By Marta Mossburg
Sometime in the past two months, Barack Obama forgot he was president and started campaigning for entertainer in chief.
Since September, he has visited comedians Jay Leno and David Letterman, talked with Jon Stewart of Comedy Central and Sway Calloway of MTV, and wedged himself on the couch between his wife Michelle and the women of “The View.” He also sat down for an easygoing exchange with new “Today” host Savannah Guthrie.
In addition, his campaign released this month an ad featuring Lena Dunham, creator of the hit HBO series “Girls,” comparing losing one’s virginity to voting for Barack Obama.
Dunham declares, “Your first time shouldn’t be with just anybody. You want to do it with a great guy … somebody who really cares about and understands women. A guy who cares about whether you get health insurance, specifically whether you get birth control. The consequences are huge.”
The consequences of this election are huge, so huge, in fact, that the president only wants to discuss them on shows whose recent hot topics include “Chevy Chase’s use of the N-Word!” and “Is PMS a Myth?” and via a spokeswoman who is probably as well known naked as clothed. Republican challenger Mitt Romney has avoided late night and daytime talk shows for months.
Why? In the October issue of Vanity Fair one of the smartest men ever to be president, according to many of the elite media, told interviewer Michael Lewis that he only wears blue or gray suits because he doesn’t want to be debilitated by too many choices.
Maybe he doesn’t want the American public to suffer the same problem.
What other explanation could there be for the one-sided, lowbrow lineup? He thinks a lot of people are dumb, for one. Specifically, he thinks those who haven’t made up their minds about the candidates — allegedly about 3 to 5 percent of voters in this election — are missing a few tools in the toolshed.
As Michelle Cottle wrote in The Daily Beast in September, “Ask the political scientists, pollsters and other professional analyzers of the electorate who parse these sorts of things. They will tell you … that undecideds or swing voters or whatever you want to call them tend to be low-information folks who cast their ballots based on whichever candidate gives them the last-minute warm and fuzzies.”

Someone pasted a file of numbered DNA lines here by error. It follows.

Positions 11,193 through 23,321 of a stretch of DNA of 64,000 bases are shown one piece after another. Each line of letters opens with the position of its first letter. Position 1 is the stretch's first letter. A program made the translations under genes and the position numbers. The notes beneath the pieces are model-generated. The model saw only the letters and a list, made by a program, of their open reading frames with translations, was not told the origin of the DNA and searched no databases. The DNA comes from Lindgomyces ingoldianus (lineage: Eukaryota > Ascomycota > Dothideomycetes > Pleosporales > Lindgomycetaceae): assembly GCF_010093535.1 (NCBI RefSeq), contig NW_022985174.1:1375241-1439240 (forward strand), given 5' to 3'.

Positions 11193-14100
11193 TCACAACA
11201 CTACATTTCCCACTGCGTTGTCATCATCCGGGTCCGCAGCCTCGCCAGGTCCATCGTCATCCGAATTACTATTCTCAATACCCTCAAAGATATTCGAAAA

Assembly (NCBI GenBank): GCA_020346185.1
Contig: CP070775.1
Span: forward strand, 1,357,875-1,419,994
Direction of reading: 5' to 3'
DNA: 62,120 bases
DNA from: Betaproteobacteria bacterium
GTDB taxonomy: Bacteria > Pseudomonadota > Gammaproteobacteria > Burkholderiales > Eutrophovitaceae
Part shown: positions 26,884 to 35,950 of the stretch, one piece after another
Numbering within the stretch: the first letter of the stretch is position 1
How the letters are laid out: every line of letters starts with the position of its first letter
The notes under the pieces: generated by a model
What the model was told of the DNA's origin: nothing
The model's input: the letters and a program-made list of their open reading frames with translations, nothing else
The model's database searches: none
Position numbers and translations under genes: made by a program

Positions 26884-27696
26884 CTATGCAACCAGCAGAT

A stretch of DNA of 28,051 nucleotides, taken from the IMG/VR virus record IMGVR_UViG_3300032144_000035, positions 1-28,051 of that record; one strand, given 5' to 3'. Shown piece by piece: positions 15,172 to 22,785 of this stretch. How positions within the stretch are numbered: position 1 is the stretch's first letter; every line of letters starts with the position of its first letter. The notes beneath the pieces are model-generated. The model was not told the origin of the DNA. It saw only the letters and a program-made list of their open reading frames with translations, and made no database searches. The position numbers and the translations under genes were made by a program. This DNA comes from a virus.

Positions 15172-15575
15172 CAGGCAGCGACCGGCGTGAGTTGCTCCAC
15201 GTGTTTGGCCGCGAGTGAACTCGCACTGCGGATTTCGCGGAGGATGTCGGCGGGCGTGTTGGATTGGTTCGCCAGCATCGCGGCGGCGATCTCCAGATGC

Where does he think he can reach the “low-information” crowd — aka those who haven’t gone to college and apparently don’t like to do their homework on candidates: talk shows.
Given how tight polls show the election to be, winning over that group of people may be key to another Obama victory. But at what cost to him and to the nation?
Isn’t it the job of the president to help sort out for Americans what is important and what is trifling? When the president only talks to comedians and weighs in on a fight between “American Idol” judges, as Mr. Obama did recently, doesn’t it cheapen the office and suggest national affairs rank below entertainment?
So-called decision fatigue, which Obama addressed in regard to suit colors, is real. Too many choices in a given day make it harder to make good judgments on big questions, which is why it is so important to focus time and energy on things that matter.
If President Obama’s interviewers on late night and daytime talk had used the opportunity to push him on issues and followed up on questions he chose not to answer, those time slots wouldn’t have been so damning. But they didn’t, and he obliged.
As liberal TV critic David Zurawik wrote of the Leno interview, “North Korean TV might want to study this tape as a less heavy-handed way of convincing the populace of the glory of the leader.”
America suffers from crippling debt, a stagnating economy and an entitlement crisis, not a lack of late night jokes. If we are to start tackling those issues, it will not happen by pandering to our baser instincts.
Marta H. Mossburg writes about national affairs and politics in Maryland, where she lives. Read her work at www.martamossburg.com. Write her at email@example.com.